The stormy relationship between the Seattle SuperSonics and longtime star Gary Payton ended in a thunderclap of drama yesterday when the Sonics dealt their disgruntled point guard to the Milwaukee Bucks for shooting guard Ray Allen.
The five-player deal, which also sent Desmond Mason to Milwaukee and Kevin Ollie, Ronald Murray and a conditional first-round draft pick to Seattle, was negotiated right up to the NBA's 3 p.m. trade deadline and capped a busy day of dealing around the league. Also packing suitcases last night were New Orleans center Elden Campbell, sent to Seattle for guard Kenny Anderson and cash, and Boston guard Shammond Williams, who was swapped along with a second-round draft pick for Denver's Mark Blount and Mark Bryant.
The man with the most baggage, though, was clearly Payton, 34, who in a strange scheduling twist will spend his first game as a Buck watching his new team play his old team tonight in Seattle. All players involved in yesterday's trades must pass physicals before getting back on the court. Playing or not, the experience will be a surreal one for Payton -- same court, same fans, different locker room. At least when crossing over to the other side, Payton will already have a relationship with his new coach, George Karl, who used to coach the Sonics and has remained an ardent admirer.
Milwaukee General Manager Ernie Grunfeld apparently is also a fan. "Seldom do you have the opportunity to add a Hall of Fame player to your lineup," he said of Payton yesterday. "Gary is one of the league's best players at both ends of the floor, and he has a competitive nature matched by very few players in this league."
Even without the high praise, it would be hard for Payton to have a worse relationship with Bucks management than he did with the Sonics, who declined to renegotiate Payton's contract this past summer, opting to let him become a free agent at the end of this season. The blow was crushing to Payton, who had spent his first 12 seasons in Seattle, and he skipped the first day of training camp in protest. Since then, the two sides had been locked in an uneasy silence, only taking occasional shots at each other through the media.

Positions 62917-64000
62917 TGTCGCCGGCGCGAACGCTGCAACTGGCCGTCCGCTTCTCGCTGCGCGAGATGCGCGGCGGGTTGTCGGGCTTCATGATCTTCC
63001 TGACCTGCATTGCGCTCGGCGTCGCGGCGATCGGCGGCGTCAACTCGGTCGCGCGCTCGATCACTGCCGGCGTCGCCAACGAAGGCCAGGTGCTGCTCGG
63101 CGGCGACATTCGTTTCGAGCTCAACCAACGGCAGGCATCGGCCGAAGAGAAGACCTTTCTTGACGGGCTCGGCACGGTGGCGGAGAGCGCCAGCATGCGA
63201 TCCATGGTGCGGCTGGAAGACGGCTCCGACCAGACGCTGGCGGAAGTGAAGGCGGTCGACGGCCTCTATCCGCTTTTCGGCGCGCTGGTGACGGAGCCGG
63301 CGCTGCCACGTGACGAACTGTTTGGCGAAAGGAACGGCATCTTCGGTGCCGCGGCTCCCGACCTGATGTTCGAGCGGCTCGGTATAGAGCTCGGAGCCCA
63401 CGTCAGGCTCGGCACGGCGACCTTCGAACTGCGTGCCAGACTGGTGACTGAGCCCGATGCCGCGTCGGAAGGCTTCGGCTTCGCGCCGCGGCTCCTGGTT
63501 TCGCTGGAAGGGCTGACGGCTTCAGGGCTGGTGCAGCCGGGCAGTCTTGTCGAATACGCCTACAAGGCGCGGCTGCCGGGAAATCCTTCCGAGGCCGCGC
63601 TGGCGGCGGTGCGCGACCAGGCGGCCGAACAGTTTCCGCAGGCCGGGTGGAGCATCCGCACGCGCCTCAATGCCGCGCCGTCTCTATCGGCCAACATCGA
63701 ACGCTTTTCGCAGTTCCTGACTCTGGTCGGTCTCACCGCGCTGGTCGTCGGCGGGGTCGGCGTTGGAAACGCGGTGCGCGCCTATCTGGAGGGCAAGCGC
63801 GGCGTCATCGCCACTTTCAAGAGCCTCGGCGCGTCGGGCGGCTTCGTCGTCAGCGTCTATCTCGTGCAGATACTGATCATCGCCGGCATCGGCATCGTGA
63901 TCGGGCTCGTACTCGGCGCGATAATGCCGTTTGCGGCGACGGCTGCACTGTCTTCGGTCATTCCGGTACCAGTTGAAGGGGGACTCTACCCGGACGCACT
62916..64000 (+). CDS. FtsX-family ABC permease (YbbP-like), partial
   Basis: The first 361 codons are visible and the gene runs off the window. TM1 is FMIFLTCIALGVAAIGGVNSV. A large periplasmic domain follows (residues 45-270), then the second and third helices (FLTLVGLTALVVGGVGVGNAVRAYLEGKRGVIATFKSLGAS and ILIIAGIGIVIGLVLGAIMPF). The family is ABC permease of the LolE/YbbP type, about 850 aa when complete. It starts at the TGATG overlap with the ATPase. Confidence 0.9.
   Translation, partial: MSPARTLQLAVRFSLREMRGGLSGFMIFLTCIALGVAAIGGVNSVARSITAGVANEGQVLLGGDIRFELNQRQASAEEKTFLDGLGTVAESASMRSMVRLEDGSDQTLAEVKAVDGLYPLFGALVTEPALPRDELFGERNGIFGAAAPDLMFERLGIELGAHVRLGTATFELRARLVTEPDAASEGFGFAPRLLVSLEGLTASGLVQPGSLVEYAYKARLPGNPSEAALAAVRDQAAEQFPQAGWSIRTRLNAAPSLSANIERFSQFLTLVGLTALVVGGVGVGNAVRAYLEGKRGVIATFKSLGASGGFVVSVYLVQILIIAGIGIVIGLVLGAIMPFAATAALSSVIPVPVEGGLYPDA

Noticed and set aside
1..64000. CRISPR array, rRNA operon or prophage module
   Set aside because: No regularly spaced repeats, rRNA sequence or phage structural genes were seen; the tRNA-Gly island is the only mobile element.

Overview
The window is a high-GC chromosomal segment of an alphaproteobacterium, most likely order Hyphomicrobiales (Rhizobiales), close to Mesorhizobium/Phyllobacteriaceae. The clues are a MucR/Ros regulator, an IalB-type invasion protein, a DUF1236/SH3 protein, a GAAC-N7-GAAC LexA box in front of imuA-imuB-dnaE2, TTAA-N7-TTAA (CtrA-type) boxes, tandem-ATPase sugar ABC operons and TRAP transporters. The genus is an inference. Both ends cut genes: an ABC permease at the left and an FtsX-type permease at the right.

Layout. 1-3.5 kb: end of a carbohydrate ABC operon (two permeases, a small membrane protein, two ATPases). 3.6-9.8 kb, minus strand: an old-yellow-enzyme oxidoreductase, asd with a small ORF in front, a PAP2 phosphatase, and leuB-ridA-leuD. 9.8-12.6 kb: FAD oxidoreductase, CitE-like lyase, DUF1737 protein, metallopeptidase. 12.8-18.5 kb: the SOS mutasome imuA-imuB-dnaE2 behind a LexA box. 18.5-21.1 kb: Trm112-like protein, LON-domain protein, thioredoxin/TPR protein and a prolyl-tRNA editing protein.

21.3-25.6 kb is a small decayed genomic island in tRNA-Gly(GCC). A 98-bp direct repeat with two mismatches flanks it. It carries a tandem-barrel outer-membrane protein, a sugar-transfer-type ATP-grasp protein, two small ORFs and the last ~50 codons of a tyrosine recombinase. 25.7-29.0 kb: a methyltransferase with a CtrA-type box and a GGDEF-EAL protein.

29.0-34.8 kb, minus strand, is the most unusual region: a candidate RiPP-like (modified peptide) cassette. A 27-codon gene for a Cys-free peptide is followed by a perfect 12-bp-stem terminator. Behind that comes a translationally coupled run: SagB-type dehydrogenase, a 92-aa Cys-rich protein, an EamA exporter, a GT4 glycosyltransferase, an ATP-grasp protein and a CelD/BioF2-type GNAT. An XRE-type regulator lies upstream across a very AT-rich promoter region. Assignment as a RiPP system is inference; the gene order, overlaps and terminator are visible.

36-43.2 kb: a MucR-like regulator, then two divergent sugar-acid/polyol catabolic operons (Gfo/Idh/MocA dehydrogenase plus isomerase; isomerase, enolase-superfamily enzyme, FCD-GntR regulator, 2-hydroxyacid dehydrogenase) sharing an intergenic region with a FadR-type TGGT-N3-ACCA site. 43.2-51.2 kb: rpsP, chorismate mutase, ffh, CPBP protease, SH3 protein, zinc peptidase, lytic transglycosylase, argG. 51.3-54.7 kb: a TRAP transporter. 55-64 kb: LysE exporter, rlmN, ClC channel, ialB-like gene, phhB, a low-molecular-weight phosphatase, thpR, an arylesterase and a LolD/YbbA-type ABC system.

Last month, Sonics President Wally Walker said he was listening to offers from several teams around the league, a notion General Manager Rick Sund reinforced a few days later by stressing "no one is untouchable." Some reports had the Sonics ready to trade Payton to the Knicks in a deal that could also have involved Latrell Sprewell, but Sund apparently didn't feel New York could offer him enough value for Payton, an nine-time all-star who this season is averaging 20.8 points, 8.8 assists and 4.8 rebounds a game.
Milwaukee, on the other hand, was offering Allen, one of the league's purest shooters and, at 27, a player with a large chunk of his career still in front of him. This season, Allen is averaging 21.3 points, 3.5 assists and 4.6 rebounds; he is a three-time all-star who has already been tagged as a member of the 2004 U.S. Olympic team.
The only downside for Seattle (22-30) was the hole the trade creates at point guard; Brent Barry is expected to step into the role. Conversely, Milwaukee now has a plethora of players at the point. Payton's arrival will likely force veteran Sam Cassell into a reserve role, and while Michael Redd is the top candidate to replace Allen at shooting guard, that job could also go to Mason, who was perhaps the Sonics' best bench player, averaging 14.1 points and 6.4 rebounds.
Still, it's unclear whether all of the rearranging can help the Bucks (27-26), who have struggled for the last-year-and-a-half after coming within a game of the 2001 NBA Finals. At the very least, dumping Allen's contract -- and having Payton's expire this summer -- sinks Milwaukee below the luxury tax threshold, an attractive notion to owner Herb Kohl, who has announced he'd like to sell his majority interest in the team.
Meantime, the Sonics added size in Campbell, who was expected to be a starter this season but was felled early with a knee injury and never regained his spot in the lineup. He is hoping to find more playing time with Seattle, who barely got to know Anderson before swapping him to the Hornets for Campbell. In his 12th NBA season, Anderson was traded to the Sonics earlier this season by Boston for Vin Baker.
At least Anderson is accustomed to moving around. He played half the 1995-96 season with the Hornets when they were still in Charlotte.
Williams was also part of the Vin Baker deal. He was averaging 7.3 points and 2.5 assists in 22.9 minutes per game with the Celtics.